This morning as we sit in this sanctuary there are as many burdens as there are people here this morning. I look into your faces and I know you are still grieving over your loved one that has gone home to be with the Lord. I know those of you who wish your kids understood how much you love them and that you really do have their best interest at heart. Your eyes are dry from crying and you wonder if it will ever get any better. I know those of you who are carrying a huge burden of financial debt and it wakes you up in the night. I know those of you who struggle every day to stay sober and clean. I know those of you who feel like you’ve blown it because of sexual immorality and the enemy reminds you of your sin day after day. I know those of you who suffer under the weight of sickness and you’ve prayed and prayed for healing. I could go on and on and on…
If you are one of these folks you need to know that you are not alone. God loves you so much that He has readied the forces of Heaven and called His troops to attention so that they might come alongside of you and help you carry your burden. You also need to know that you are not the first, nor the last person who has ever felt the weight of bone crushing burdens. The very man who wrote this letter to the church inGalatiafound great comfort in a young man named Titus who was willing to help shoulder his burden. Turn with me to 2 Corinthians 7:5-7 and let’s read together. Paul writes,
5For when we came into Macedonia, this body of ours had no rest, but we were harassed at every turn—conflicts on the outside, fears within. 6But God, who comforts the downcast, comforted us by the coming of Titus, 7and not only by his coming but also by the comfort you had given him. He told us about your longing for me, your deep sorrow, your ardent concern for me, so that my joy was greater than ever.(2 Corinthians 7:5-7 NIV)
We, who claim to be followers of Jesus, are called to come alongside of you, pray for you, walk with you, and help shoulder your burden. The sad thing today is that in many churches the burdens of those who are hurting are ignored because people don’t want to get into other folk’s business or they don’t know what to say or do. We’ve come to see the church, and the activities that take place in the church, as the same as the Civic Center or the local sports arena. We believe that the church, like the Civic Center or the sports arena, is a place where we go to be entertained. We just sit back and watch the players while we soak it all in. Oh we’ve got it all wrong my friend.
The church is more like the local hospital than anything else. It is a place where there are sick folks who’ve confessed their need for help. In the hospital there are also caring family members who’ve come from near and far to be with their loved ones who are ill and sit with them through the night if needed. There are also doctors and nurses who have been trained to help and they make their rounds and see their patients. In a hospital everyone has a purpose, nobody is more valuable than anybody else, and all work together.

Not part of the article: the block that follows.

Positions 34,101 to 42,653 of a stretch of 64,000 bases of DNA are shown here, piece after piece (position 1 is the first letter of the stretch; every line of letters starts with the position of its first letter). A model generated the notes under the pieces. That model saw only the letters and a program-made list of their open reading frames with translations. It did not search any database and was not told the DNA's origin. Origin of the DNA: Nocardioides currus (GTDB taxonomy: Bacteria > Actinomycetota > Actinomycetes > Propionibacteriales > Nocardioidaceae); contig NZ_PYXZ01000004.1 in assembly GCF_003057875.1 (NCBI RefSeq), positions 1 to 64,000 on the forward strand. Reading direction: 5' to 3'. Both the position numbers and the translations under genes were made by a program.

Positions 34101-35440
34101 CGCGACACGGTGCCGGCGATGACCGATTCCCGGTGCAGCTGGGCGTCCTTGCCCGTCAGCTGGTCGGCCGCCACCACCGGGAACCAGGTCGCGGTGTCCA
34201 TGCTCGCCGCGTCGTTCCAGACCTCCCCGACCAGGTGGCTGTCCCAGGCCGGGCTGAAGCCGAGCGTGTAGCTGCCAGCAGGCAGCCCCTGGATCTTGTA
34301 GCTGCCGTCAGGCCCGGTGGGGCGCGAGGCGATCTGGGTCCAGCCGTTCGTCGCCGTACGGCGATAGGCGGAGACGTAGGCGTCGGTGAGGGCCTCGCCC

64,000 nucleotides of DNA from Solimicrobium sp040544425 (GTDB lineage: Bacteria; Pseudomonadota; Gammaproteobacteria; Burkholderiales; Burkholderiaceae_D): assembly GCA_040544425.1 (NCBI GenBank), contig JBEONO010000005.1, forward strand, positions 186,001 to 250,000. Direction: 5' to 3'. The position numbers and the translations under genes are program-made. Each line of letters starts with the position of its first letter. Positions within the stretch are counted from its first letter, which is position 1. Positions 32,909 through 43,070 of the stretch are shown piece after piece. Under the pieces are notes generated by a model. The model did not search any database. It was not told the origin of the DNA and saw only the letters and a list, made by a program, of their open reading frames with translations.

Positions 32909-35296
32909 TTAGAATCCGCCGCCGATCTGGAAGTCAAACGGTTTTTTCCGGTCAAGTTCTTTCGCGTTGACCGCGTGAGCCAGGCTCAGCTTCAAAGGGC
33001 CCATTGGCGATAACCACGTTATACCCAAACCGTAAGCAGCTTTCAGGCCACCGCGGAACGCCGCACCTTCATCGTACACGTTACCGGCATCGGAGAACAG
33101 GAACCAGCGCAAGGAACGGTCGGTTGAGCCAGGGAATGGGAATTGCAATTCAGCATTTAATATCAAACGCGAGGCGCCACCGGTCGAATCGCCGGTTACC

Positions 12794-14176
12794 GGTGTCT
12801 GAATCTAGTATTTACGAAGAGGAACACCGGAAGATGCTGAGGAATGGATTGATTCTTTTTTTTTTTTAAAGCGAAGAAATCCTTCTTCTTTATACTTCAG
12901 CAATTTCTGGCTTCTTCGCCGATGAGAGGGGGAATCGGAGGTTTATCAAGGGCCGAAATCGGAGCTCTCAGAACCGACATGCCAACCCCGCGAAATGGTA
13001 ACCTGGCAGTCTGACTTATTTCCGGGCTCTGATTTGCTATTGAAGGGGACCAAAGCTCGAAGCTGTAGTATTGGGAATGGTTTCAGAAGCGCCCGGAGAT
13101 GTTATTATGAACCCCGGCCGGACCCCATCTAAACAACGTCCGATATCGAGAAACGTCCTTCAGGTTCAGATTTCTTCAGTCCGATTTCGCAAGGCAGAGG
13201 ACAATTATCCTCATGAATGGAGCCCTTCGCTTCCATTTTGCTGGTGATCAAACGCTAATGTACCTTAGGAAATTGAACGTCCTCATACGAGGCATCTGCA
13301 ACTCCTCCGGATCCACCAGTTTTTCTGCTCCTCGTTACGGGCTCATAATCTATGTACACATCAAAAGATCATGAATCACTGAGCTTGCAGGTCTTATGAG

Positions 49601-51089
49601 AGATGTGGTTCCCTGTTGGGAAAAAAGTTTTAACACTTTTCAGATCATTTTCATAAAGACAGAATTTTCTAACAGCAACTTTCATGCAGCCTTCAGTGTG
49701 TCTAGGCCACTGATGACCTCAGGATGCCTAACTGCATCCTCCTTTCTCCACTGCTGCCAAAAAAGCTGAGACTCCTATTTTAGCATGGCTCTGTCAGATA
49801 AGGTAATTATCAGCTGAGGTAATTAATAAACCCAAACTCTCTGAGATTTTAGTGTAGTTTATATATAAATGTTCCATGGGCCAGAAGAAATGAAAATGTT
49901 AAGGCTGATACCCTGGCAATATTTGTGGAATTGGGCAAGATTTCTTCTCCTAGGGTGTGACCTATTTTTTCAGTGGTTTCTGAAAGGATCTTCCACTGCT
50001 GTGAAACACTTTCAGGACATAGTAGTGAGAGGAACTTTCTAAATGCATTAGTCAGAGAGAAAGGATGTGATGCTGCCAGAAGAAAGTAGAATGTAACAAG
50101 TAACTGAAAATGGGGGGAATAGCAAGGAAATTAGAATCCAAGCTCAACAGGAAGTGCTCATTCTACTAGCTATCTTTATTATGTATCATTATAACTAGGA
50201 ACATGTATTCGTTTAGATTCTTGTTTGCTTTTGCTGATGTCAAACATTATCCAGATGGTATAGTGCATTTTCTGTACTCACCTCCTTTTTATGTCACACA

The same scenario is present in the church. This morning there are those here who are ill, many of us who are hurting and carrying heavy burdens. There are those here who know those that are hurting and they’ve been called by God to come alongside of their friends and family members to help shoulder the weight of their worries. There are folks like our staff members who are trained at helping folks and we pray that God will use us to do exactly that which He desires for us to do. We are all to work together for the glory of God and to lighten the load of those who are burdened down with the cares of this world.
Here is another thought for you. In the church these positions are always changing. Those who are hurting now will be helping at other times. Those who are helping lighten the load will have their own loads lighten by those the Lord sends to help them in their time of need. This is the beauty of the Body of Christ!
Paul warns us once again when he writes,3 “If anyone thinks he is something when he is nothing, he deceives himself.” Paul is warning us against pride my friends. Throughout history there has been a tendency on the part of some to look down upon others because of the troubles they were experiencing. There is nothing that will disqualify you or me so quickly from being used by God as pride. Paul wrote in other letters about how we are to view those that the Lord has placed in our life. In Philippians 2:3-4, Paul writes,